# RE: (TFT) Exp

```> Experience Table
> >   = 36 = 125
> 37 - 40 = 250
> 41 - 45 = 1000
> 46 - 50 = 3000
> 51 - 55 = 5000
> each 5 = X2 prev
>
> REVISED Experience Table
>   = 35 = 125
> 36 - 39 = 250
> 40 - 43 = 500
> 44 - 47 = 1000
> 48 - 51 = 2000
> each 4 = X2 prev

>
> 32pt char. = 20yr old
>
> TFT ITL AGING pg. 32
> "You may assume that a character is 20 years old when he enters play."
> = 36 = 500exp 1st level
> 37 - 40 = 1500exp 2nd level
> 41 - 45 = 6500exp 3rd
> 46 - 50 = 21,500exp 4th (WL)
> 51 - 55 = 46,500exp 5th
> 56 - 60 = 96,500exp 6th
> 61 - 65 = 196,500exp 7th (X2)
> 66 - 70 = 396,500exp 8th
> 71 - 75 = 796,500exp 9th
> 76 - 80 = 1,596,500exp 10th
> 81 - 85 = 3,196,500exp 11th
> 86 - 90 = 6,396,500exp 12th
> 91 - 95 = 12,796,500exp 13th
> 96 - 100 = 25,596,500exp 14th level (X3)

> That's well over a million Joes on the floor for a 100pt char.

Jay,

As long as the comparison between old D&D level and TFT attribute totals
is being made, I thought you might find this interesting. It's an obscure bit
of inference I have developed from the early dawn of RPGs as described in Dave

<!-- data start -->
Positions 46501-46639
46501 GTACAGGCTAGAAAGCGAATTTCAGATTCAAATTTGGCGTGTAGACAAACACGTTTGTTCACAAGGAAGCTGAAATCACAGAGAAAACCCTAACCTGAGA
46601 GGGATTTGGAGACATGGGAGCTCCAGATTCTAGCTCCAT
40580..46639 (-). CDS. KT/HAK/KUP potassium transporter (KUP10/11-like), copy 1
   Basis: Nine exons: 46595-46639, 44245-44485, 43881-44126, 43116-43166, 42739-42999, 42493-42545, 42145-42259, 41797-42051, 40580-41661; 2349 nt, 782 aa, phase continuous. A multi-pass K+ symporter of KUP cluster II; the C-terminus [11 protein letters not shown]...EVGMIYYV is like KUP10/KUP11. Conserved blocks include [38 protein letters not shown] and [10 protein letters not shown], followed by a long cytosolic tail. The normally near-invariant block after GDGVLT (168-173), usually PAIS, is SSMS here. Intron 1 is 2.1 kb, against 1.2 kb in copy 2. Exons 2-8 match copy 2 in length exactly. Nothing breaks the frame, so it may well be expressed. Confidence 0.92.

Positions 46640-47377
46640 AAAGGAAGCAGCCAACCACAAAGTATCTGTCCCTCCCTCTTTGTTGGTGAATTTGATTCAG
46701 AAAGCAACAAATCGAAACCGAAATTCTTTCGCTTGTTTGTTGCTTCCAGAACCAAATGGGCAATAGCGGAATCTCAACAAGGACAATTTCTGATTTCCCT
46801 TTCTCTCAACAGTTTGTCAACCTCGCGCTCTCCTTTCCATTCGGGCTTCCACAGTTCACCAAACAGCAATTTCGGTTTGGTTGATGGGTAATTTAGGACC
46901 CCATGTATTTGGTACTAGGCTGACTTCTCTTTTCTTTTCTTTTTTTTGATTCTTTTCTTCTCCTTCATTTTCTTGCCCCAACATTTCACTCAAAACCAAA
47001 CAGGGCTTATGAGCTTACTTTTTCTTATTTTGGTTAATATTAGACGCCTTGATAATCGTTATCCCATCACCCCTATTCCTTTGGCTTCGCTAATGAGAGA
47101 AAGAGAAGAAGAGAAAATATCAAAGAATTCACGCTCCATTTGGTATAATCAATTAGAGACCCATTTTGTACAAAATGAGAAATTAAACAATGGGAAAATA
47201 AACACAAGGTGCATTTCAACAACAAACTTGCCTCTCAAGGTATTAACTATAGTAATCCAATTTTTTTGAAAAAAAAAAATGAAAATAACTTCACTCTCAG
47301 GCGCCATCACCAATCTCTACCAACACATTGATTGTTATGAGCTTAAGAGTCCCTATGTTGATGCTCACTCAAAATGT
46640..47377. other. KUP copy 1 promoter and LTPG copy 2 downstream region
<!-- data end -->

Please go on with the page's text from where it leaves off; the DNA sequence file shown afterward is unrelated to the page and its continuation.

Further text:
Arenson's "First Fantasy Campaign." He explains how in the beginning there
were no hit points.

Every successful attack was assumed to be a kill. Each character got a
saving throw vs. death. As a character gained power levels their saving throw
got better, or they improved in other ways. For instance a warrior would reach
automatic save at level 9.

A wizard started out with a lower save vs death. As a consequence it took
11 levels to reach automatic save. The match between these levels and the
"Title" levels in AD&D is not a coincidence. It's easiest to see if we look at
the actual save numbers on a D20 scale.

Cleric 12 or less on D20 = save vs. death.
Gain one point per level.

Fighter 11 or less on D20 = save vs. death.
Gain one point per level.

Wizard 9 or less on D20 = save vs. death.
Gain one point per level.

Now I'm not suggesting that Areneson used D20. I'm just illustrating how
in his system levels were _reducing_ the risk, as opposed to representing an
accumulation of power. One of the results of which would have been that a
character could be completed or perfected. I guess the only way to kill them
would be something other than melee combat.

I've always wondered what would happen if RPG's had used this approach
instead of the endless and eternal power gain they have now. You know the
bottomless pit of experience point gain. Where one has to kill one million
average characters to get that next point.

David Michael Grouchy II

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